One Thought To Start Your Day
One of the key accusations about universities and neoliberalism is that the system is too obsessed with competition. On the face of it, this looks like the easiest argument to make about neoliberal universities: neoliberal thought does put a lot of emphasis on competition, and institutions do talk a lot about “competing” for students and staff and governments like the notion that institutions “compete” against one another. Among faculty members, institutions “compete” for research funding; in some countries, they literally compete … [ Read More ]
Yesterday I talked about how the notion of neo-liberal universities was based on four concepts: greater use of market mechanisms, increased use of competitions, the role of performance data and, more broadly, the question of institutional management. Today I’m going to look at the first and maybe more important of those issues: are universities subject to greater market mechanisms now than they were before? Are there universities in other parts of the world which are not subject to the same … [ Read More ]
The term “neoliberal university” gets bandied around a lot. But what does it mean?
Neoliberalism is hard to write about sensibly because there’s a lack of basic agreement about what the term means. This isn’t just about yahoos using “neoliberal” as a synonym for “The Man” or “something I happen to dislike” (though that does happen a lot); even those who want to write about the subject are faced with some real problems in defining it.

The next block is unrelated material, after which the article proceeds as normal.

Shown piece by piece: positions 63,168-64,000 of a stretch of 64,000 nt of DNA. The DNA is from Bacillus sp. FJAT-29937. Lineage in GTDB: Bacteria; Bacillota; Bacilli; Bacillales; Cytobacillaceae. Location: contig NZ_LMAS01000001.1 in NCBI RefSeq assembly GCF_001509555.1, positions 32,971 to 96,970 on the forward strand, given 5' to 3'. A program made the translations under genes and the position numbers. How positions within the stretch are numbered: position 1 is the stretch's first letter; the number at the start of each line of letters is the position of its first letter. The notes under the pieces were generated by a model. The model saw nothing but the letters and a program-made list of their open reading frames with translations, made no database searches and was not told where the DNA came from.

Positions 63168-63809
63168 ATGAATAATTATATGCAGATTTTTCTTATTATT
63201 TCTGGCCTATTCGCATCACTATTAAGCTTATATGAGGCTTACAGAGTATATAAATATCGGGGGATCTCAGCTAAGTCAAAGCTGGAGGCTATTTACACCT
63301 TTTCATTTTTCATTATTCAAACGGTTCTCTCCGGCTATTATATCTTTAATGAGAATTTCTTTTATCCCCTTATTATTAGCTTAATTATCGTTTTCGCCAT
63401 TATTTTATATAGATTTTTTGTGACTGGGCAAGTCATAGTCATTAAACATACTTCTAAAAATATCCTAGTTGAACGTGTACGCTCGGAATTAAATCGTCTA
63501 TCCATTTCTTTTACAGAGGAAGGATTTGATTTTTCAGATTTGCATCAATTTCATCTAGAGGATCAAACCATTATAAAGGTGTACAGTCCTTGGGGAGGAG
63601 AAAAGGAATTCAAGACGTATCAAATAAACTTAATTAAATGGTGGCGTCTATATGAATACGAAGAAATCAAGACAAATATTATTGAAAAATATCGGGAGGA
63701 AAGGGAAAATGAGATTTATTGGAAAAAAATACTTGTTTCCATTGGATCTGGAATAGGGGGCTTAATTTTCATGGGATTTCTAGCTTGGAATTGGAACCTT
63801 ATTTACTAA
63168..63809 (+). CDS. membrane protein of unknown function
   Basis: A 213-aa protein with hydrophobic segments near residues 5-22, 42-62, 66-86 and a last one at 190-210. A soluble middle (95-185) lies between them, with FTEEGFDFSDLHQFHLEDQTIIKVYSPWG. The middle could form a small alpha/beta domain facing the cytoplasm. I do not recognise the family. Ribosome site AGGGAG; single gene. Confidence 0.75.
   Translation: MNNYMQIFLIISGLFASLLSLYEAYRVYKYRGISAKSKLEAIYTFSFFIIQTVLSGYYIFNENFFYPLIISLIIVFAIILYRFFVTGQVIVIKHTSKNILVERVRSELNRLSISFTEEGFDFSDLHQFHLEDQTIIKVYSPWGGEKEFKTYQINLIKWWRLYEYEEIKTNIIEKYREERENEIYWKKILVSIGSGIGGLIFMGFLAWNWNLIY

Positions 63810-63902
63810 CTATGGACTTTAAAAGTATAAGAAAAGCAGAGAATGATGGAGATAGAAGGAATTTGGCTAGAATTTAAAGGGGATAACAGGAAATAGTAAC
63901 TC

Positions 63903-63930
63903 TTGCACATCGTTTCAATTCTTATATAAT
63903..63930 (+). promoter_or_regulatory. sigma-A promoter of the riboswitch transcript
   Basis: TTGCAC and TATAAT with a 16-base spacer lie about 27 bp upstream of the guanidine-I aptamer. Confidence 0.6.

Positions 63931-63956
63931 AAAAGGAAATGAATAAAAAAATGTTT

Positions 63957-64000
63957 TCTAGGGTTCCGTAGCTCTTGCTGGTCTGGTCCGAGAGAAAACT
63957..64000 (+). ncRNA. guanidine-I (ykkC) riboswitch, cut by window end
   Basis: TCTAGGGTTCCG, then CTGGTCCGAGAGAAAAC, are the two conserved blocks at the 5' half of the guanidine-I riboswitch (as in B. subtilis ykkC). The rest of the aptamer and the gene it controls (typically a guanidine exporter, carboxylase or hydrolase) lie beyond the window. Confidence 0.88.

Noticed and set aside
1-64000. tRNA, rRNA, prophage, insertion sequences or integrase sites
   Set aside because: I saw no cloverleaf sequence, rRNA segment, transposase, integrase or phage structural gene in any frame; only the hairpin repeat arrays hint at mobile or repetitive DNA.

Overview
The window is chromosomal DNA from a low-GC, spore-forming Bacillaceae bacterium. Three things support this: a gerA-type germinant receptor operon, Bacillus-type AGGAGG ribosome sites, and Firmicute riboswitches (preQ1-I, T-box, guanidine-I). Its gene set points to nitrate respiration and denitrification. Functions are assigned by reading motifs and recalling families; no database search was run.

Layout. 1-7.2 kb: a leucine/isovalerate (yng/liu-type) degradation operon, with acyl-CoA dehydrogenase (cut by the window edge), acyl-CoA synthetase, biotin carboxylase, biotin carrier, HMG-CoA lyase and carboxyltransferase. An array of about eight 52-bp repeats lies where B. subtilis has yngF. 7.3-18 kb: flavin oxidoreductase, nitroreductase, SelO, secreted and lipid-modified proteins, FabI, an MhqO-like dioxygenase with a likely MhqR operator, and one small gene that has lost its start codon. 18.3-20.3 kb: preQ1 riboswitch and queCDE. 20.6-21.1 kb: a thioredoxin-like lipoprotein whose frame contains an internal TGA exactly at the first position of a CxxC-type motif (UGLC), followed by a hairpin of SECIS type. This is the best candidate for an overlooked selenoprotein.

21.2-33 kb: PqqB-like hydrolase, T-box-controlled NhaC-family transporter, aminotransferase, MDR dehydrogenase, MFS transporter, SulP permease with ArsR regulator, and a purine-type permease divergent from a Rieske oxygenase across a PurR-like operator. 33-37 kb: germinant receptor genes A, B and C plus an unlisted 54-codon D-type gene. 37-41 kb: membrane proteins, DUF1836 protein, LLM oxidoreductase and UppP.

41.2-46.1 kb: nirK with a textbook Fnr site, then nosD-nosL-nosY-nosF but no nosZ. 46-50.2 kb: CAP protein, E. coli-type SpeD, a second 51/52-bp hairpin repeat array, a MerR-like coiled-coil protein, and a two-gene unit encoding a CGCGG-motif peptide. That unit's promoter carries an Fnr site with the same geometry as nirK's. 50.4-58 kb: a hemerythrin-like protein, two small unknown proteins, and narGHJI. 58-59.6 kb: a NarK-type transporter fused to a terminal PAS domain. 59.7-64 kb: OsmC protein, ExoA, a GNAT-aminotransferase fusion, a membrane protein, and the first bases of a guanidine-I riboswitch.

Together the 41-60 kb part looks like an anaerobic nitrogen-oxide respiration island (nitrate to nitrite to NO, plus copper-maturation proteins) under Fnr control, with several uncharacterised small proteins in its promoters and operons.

The definition of any … [ Read More ]
Yesterday I talked a little bit about how competition, not co-operation, is in Canadian universities’ DNA (east of Manitoba, at any rate). But that has never stopped governments from trying – usually fitfully and half-heartedly – from trying to create more co-ordination within the system. David Cameron, in his 1991 book More Than an Academic Question (still probably best single-volume history of Canadian higher education), analyzed these attempts in some detail. What’s interesting is how things have changed over time.
One obvious … [ Read More ]
In his excellent book about the American higher education system A Perfect Mess, David Labaree makes the following point about how the American university system came to be so hyper-competitive.
Its origins were remarkably humble: a loose assortment of parochial nineteenth-century liberal arts colleges, which emerged in the pursuit of sectarian expansion and civic boosterism more than scholarly distinction. These colleges had no academic credibility, no reliable source of students, and no steady funding. Yet these weaknesses of the American … [ Read More ]